After attending a couple more sessions, I decided that I was ready to make the commitment to attend three times a week, because I was already feeling better after just two.  One month later, I’m happy to report that I’ve lost 15 pounds and am down 15 inches!  I’ve never had those kinds of results working out on my own because it was always so easy to skip my workouts because I didn’t have anyone to be accountable to besides myself.  I’m also learning that taking body measurements and calculating body fat percentage are more accurate representations of your progress than the number on the scale.
The other big eye-opener for me that has also greatly contributed to my results and continued weight loss was information that Megan shared with me about the types of foods that are key in attaining overall good health.  She challenged me to commit to following her eating guidelines for two weeks.  I could then see how I felt and decide if I wanted to continue eating that way, or go back to the way I was eating before (but tracking food in both situations and staying within a certain number of calories).  Her plan consisted of removing processed foods from my diet by eating foods that are minimally processed and organic.  This results in ingesting fewer carbs, fewer added sugars, fewer chemicals, and increased protein.  I stuck with the plan for three weeks actually, and have kept on going.  I haven’t had a can of pop in six weeks, I stopped drinking coffee and started drinking green tea, and I’ve actually saved money by cooking more at home instead of going out to eat.  I no longer buy fat-free or diet foods because I started reading the labels and realized that they usually contain more artificial ingredients and sugars or sugar alcohol to make up for the lack of taste caused by removing the fat.  The food I eat now is pure and simple, takes less time to prepare, and leaves me feeling satisfied, and just feeling healthier overall.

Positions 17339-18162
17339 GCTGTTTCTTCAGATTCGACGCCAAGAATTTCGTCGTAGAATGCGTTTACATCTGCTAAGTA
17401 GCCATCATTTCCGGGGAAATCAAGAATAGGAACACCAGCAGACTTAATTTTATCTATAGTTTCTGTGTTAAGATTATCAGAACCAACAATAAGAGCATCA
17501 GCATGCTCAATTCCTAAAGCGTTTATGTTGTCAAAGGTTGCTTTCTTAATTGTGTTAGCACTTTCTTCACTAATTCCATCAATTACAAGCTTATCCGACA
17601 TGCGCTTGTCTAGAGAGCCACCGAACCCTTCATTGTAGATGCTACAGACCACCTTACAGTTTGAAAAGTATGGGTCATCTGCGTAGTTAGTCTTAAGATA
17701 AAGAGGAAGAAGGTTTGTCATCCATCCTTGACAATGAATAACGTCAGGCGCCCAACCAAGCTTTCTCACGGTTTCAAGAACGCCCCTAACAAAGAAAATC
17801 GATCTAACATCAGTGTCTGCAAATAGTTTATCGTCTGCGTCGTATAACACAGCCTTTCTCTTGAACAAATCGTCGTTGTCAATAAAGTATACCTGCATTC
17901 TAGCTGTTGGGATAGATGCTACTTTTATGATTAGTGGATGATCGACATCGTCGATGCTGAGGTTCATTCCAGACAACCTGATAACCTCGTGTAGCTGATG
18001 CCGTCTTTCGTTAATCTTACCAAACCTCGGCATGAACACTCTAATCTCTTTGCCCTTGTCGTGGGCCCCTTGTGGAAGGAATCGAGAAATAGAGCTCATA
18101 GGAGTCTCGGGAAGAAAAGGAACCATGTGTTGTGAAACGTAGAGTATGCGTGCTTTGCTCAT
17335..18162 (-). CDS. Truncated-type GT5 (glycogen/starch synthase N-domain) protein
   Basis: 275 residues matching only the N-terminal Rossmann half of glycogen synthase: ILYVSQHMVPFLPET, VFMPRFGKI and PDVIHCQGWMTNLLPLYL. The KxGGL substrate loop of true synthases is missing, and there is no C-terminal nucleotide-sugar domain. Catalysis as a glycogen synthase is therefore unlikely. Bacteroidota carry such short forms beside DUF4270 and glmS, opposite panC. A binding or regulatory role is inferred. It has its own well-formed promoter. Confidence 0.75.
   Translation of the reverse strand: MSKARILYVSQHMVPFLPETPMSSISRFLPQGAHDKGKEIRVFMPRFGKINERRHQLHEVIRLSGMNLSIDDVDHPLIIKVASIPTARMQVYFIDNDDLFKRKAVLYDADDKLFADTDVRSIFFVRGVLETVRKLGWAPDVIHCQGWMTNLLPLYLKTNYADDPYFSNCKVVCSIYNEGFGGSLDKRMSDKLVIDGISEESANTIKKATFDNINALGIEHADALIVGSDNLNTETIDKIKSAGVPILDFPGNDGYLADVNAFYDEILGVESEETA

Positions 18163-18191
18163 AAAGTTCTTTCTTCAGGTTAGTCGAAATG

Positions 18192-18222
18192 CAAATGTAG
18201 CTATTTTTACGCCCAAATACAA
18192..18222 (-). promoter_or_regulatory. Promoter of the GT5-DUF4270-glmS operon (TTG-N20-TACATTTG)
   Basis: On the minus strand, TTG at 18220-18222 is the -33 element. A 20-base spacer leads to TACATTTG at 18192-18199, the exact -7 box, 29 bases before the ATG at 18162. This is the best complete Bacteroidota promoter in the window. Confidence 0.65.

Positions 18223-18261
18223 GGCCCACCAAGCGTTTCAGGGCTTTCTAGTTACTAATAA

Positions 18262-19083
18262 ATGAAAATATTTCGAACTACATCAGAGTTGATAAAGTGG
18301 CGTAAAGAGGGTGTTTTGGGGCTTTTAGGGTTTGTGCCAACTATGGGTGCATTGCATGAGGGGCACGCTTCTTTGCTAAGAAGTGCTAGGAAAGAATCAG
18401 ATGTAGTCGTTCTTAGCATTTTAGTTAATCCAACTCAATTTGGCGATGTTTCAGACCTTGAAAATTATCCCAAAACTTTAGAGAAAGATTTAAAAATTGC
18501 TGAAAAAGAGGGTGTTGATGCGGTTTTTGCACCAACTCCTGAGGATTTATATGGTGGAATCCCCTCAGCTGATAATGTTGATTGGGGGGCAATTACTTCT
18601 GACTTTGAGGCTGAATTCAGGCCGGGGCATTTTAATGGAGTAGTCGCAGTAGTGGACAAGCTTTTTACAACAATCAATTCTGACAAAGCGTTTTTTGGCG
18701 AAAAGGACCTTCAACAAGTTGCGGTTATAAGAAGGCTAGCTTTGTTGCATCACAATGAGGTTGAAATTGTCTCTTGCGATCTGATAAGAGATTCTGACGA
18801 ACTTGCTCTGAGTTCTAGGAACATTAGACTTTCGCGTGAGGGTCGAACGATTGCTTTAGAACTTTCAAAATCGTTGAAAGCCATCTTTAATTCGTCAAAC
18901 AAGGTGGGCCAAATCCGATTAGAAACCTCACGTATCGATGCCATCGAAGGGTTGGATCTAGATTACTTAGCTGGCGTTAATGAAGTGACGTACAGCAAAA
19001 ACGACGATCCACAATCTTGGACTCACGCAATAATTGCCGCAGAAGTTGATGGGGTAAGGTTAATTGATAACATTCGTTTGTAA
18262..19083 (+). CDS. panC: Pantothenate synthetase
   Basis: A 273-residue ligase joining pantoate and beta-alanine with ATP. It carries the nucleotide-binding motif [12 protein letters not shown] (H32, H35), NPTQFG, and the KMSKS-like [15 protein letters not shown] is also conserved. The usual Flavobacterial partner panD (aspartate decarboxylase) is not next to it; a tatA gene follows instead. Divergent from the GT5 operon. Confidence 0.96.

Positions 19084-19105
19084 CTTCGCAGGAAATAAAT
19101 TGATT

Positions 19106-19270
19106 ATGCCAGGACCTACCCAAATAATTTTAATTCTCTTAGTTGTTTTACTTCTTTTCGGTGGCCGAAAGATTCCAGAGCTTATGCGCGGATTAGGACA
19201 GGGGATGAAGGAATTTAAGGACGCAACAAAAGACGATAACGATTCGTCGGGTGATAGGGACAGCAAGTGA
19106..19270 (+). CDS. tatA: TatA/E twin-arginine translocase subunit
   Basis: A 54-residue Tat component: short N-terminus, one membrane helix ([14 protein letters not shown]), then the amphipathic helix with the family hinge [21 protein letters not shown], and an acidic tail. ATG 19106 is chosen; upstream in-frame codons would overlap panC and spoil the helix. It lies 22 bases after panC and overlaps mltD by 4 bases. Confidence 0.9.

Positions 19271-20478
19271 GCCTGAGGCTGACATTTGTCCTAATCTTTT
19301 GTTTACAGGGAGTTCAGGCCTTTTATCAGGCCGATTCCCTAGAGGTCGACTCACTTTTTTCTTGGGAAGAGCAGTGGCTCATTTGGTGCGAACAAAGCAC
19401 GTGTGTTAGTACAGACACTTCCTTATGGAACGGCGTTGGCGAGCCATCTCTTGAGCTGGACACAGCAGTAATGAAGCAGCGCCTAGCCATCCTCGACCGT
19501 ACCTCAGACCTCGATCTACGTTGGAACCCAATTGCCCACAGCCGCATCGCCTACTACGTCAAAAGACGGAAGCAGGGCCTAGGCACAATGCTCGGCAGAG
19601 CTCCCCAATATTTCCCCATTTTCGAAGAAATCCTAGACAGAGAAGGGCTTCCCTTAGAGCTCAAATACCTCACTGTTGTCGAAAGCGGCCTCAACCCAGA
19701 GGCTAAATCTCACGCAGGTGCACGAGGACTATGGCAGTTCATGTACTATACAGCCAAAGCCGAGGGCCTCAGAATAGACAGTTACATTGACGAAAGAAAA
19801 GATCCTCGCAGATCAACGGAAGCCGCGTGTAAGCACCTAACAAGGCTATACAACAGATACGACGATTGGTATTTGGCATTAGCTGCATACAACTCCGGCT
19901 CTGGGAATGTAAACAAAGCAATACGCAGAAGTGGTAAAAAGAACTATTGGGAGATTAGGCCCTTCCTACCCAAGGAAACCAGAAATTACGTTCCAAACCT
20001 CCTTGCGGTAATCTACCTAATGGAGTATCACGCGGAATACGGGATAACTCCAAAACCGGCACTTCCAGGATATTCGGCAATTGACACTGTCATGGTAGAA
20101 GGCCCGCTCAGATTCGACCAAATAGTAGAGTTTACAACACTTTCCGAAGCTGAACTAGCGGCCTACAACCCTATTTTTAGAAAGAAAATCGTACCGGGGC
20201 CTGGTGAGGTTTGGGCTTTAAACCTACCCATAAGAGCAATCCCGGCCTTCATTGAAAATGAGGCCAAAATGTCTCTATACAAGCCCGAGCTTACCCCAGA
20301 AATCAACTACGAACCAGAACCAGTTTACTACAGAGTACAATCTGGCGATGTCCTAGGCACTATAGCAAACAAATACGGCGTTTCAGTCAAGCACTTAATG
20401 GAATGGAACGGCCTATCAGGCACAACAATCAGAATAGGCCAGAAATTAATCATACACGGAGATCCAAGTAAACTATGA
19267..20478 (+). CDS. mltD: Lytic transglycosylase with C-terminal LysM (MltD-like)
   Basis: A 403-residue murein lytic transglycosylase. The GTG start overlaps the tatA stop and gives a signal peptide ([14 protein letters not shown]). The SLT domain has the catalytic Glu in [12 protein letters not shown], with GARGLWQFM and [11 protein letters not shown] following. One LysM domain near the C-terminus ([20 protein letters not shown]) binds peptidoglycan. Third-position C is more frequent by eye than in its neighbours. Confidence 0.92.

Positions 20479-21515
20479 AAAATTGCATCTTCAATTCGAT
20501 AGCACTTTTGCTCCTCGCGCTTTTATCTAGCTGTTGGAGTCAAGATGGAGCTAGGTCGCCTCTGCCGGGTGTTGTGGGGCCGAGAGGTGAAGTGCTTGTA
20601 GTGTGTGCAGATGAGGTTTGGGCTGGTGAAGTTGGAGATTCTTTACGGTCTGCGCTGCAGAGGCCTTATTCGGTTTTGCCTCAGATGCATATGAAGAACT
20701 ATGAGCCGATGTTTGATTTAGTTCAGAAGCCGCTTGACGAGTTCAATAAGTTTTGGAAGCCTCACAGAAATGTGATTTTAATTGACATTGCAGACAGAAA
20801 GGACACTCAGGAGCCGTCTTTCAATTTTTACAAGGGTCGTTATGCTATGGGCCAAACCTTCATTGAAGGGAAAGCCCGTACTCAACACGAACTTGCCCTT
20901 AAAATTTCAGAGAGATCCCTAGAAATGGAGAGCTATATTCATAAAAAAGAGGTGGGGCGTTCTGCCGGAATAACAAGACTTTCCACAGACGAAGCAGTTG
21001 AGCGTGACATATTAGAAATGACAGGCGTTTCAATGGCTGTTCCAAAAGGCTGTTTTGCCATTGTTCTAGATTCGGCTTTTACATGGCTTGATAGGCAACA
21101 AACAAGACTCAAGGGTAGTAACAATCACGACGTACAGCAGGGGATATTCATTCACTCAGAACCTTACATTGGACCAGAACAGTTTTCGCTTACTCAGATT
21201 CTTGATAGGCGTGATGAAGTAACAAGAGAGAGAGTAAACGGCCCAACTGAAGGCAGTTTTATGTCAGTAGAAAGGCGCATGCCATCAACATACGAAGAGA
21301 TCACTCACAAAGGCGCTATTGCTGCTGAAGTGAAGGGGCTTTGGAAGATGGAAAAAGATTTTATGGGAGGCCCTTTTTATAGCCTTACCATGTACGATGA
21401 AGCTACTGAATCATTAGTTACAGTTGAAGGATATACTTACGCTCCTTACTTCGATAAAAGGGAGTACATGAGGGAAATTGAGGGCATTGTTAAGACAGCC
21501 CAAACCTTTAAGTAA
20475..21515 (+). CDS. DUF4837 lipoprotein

It’s been hard work, but it’s been very rewarding.  I still have a long way to go to, but I know that I’ll get there with Megan’s support and the support of the other women in the sessions.  Also, I’m looking at this as a permanent lifestyle change instead of something I’ll follow until I reach my goal.  The first and hardest step for me was deciding to make my health and well-being a priority. Now I realize that using my age as something to stand in the way of attaining better health is just an excuse, because I plan on being healthier at 40 than I was at 39!”

Stephanie Plate Press

By Stephanie Westhoff Minneapolis, MN